The cognitive cell: Bacterial behavior reconsidered

Pamela Lyon

    Research output: Contribution to journalReview articlepeer-review

    102 Citations (Scopus)


    Research on how bacteria adapt to changing environments underlies the contemporary biological understanding of signal transduction, and signal transduction provides the foundation of the information-processing approach that is the hallmark of the 'cognitive revolution,' which began in the mid-20th century. Yet cognitive scientists largely remain oblivious to research into microbial behavior that might provide insights into problems in their own domains, while microbiologists seem equally unaware of the potential importance of their work to understanding cognitive capacities in multicellular organisms, including vertebrates. Evidence in bacteria for capacities encompassed by the concept of cognition is reviewed. Parallels exist not only at the heuristic level of functional analogue, but also at the level of molecular mechanism, evolution and ecology, which is where fruitful cross-fertilization among disciplines might be found.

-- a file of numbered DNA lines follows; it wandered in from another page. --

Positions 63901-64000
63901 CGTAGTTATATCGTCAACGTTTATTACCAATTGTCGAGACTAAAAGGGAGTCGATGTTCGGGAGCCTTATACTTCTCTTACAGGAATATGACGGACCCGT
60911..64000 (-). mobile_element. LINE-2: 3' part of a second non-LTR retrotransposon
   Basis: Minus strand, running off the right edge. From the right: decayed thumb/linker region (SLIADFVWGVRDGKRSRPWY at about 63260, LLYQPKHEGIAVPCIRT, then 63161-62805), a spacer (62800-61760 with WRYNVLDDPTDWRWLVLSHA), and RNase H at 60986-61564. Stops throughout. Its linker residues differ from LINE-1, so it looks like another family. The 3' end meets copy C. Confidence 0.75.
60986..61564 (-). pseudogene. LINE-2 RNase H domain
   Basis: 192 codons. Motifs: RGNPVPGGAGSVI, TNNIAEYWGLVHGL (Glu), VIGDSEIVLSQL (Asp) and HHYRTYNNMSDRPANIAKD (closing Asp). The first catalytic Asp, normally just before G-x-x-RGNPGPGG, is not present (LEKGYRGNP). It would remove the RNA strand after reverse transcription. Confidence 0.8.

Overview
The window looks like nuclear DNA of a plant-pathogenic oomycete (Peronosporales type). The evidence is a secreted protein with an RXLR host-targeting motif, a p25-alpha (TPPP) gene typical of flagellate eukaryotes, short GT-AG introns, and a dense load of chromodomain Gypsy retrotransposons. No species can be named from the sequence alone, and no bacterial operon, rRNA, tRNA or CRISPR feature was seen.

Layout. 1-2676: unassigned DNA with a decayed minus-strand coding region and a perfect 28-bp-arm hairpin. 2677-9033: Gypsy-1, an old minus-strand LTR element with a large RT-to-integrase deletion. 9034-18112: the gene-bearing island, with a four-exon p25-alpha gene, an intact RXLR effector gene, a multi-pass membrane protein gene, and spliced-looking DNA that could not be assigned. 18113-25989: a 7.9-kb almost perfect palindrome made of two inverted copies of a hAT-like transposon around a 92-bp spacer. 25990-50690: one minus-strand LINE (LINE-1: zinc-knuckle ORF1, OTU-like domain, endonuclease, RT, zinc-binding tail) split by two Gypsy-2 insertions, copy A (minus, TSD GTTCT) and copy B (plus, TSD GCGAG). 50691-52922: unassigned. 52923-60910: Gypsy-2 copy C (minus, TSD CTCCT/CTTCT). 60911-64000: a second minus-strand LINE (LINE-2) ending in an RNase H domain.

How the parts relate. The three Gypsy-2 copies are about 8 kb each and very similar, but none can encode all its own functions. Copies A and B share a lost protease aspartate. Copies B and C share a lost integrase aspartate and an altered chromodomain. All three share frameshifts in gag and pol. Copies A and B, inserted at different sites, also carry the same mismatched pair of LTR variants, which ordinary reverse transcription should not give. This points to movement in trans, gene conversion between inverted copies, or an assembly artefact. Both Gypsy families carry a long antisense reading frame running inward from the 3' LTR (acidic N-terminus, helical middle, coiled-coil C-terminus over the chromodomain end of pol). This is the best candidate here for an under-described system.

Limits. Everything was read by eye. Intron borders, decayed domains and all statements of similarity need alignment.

Original languageEnglish
    Article number264
    Pages (from-to)Art:264
    Number of pages18
    JournalFrontiers in Microbiology
    Publication statusPublished - 2015


    • Cognition
    • Communication
    • Evolution
    • Information processing
    • Learning
    • Memory
    • Signal transduction
    • Valence


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